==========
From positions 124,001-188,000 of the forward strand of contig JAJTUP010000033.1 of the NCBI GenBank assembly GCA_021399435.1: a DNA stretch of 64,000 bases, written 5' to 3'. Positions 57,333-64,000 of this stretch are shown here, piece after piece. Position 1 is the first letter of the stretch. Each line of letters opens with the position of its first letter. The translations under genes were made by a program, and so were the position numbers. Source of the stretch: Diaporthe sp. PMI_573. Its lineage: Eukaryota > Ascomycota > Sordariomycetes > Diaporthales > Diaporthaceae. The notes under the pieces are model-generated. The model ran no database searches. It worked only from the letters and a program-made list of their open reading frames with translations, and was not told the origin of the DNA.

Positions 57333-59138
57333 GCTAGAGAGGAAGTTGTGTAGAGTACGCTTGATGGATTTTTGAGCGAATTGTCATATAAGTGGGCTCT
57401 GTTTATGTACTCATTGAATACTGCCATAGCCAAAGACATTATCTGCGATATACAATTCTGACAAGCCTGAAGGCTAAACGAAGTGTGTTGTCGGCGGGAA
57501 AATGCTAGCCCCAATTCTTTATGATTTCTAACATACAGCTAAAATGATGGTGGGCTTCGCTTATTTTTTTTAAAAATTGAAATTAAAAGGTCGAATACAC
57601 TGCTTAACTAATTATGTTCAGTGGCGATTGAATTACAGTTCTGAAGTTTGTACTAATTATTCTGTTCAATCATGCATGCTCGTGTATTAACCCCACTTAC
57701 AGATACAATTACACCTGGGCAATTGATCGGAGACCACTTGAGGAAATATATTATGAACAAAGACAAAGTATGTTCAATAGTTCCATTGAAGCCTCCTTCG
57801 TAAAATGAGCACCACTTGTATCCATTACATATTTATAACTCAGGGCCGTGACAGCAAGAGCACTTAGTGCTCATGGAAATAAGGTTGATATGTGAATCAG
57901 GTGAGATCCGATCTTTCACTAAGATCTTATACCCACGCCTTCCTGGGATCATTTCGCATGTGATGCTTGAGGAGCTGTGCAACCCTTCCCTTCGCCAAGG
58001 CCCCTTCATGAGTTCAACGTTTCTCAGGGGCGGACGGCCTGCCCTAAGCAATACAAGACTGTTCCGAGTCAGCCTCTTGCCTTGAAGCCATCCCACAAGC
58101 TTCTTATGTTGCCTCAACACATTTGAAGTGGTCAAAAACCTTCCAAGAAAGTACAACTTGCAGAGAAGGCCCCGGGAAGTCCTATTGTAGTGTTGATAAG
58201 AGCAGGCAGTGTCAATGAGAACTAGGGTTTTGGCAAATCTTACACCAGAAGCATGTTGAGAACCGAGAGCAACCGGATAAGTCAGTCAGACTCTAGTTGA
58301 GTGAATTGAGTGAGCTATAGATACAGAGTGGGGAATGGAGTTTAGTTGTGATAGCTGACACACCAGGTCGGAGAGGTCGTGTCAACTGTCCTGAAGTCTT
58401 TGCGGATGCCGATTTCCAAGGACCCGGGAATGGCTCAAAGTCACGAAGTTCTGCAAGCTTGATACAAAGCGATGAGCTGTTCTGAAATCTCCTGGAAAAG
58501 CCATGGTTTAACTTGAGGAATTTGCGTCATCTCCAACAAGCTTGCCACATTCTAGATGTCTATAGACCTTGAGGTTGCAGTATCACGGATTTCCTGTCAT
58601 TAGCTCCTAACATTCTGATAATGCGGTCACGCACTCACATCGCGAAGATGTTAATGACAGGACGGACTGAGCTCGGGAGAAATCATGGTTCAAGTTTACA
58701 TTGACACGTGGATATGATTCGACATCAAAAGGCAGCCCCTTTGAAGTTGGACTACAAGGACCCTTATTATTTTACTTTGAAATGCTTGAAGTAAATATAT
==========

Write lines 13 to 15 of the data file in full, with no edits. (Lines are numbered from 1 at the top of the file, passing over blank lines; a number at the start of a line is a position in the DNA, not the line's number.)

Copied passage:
58301 GTGAATTGAGTGAGCTATAGATACAGAGTGGGGAATGGAGTTTAGTTGTGATAGCTGACACACCAGGTCGGAGAGGTCGTGTCAACTGTCCTGAAGTCTT
58401 TGCGGATGCCGATTTCCAAGGACCCGGGAATGGCTCAAAGTCACGAAGTTCTGCAAGCTTGATACAAAGCGATGAGCTGTTCTGAAATCTCCTGGAAAAG
58501 CCATGGTTTAACTTGAGGAATTTGCGTCATCTCCAACAAGCTTGCCACATTCTAGATGTCTATAGACCTTGAGGTTGCAGTATCACGGATTTCCTGTCAT